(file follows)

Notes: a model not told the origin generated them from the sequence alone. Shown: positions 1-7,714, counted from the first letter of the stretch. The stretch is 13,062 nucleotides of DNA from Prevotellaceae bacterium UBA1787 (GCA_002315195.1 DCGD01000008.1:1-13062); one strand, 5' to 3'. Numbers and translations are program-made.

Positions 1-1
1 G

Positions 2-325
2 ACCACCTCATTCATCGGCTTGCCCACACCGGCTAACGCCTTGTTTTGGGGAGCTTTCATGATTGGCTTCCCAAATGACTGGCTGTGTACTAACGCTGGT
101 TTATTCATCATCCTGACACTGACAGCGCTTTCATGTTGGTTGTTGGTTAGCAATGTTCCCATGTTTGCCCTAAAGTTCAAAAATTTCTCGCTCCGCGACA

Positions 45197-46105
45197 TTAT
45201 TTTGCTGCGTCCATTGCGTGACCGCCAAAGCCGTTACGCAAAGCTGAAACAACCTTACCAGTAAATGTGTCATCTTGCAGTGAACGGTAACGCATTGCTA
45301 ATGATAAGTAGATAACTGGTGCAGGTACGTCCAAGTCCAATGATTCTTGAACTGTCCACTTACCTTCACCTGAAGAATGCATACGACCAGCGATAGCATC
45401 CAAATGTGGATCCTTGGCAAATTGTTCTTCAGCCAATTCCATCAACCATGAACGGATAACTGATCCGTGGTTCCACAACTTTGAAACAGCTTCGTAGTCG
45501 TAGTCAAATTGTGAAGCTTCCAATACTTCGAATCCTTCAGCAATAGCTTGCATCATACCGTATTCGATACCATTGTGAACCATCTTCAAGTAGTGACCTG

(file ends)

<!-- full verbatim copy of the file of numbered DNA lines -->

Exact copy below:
Notes: a model not told the origin generated them from the sequence alone. Shown: positions 1-7,714, counted from the first letter of the stretch. The stretch is 13,062 nucleotides of DNA from Prevotellaceae bacterium UBA1787 (GCA_002315195.1 DCGD01000008.1:1-13062); one strand, 5' to 3'. Numbers and translations are program-made.

Positions 1-1
1 G

Positions 2-325
2 ACCACCTCATTCATCGGCTTGCCCACACCGGCTAACGCCTTGTTTTGGGGAGCTTTCATGATTGGCTTCCCAAATGACTGGCTGTGTACTAACGCTGGT
101 TTATTCATCATCCTGACACTGACAGCGCTTTCATGTTGGTTGTTGGTTAGCAATGTTCCCATGTTTGCCCTAAAGTTCAAAAATTTCTCGCTCCGCGACA

Positions 45197-46105
45197 TTAT
45201 TTTGCTGCGTCCATTGCGTGACCGCCAAAGCCGTTACGCAAAGCTGAAACAACCTTACCAGTAAATGTGTCATCTTGCAGTGAACGGTAACGCATTGCTA
45301 ATGATAAGTAGATAACTGGTGCAGGTACGTCCAAGTCCAATGATTCTTGAACTGTCCACTTACCTTCACCTGAAGAATGCATACGACCAGCGATAGCATC
45401 CAAATGTGGATCCTTGGCAAATTGTTCTTCAGCCAATTCCATCAACCATGAACGGATAACTGATCCGTGGTTCCACAACTTTGAAACAGCTTCGTAGTCG
45501 TAGTCAAATTGTGAAGCTTCCAATACTTCGAATCCTTCAGCAATAGCTTGCATCATACCGTATTCGATACCATTGTGAACCATCTTCAAGTAGTGACCTG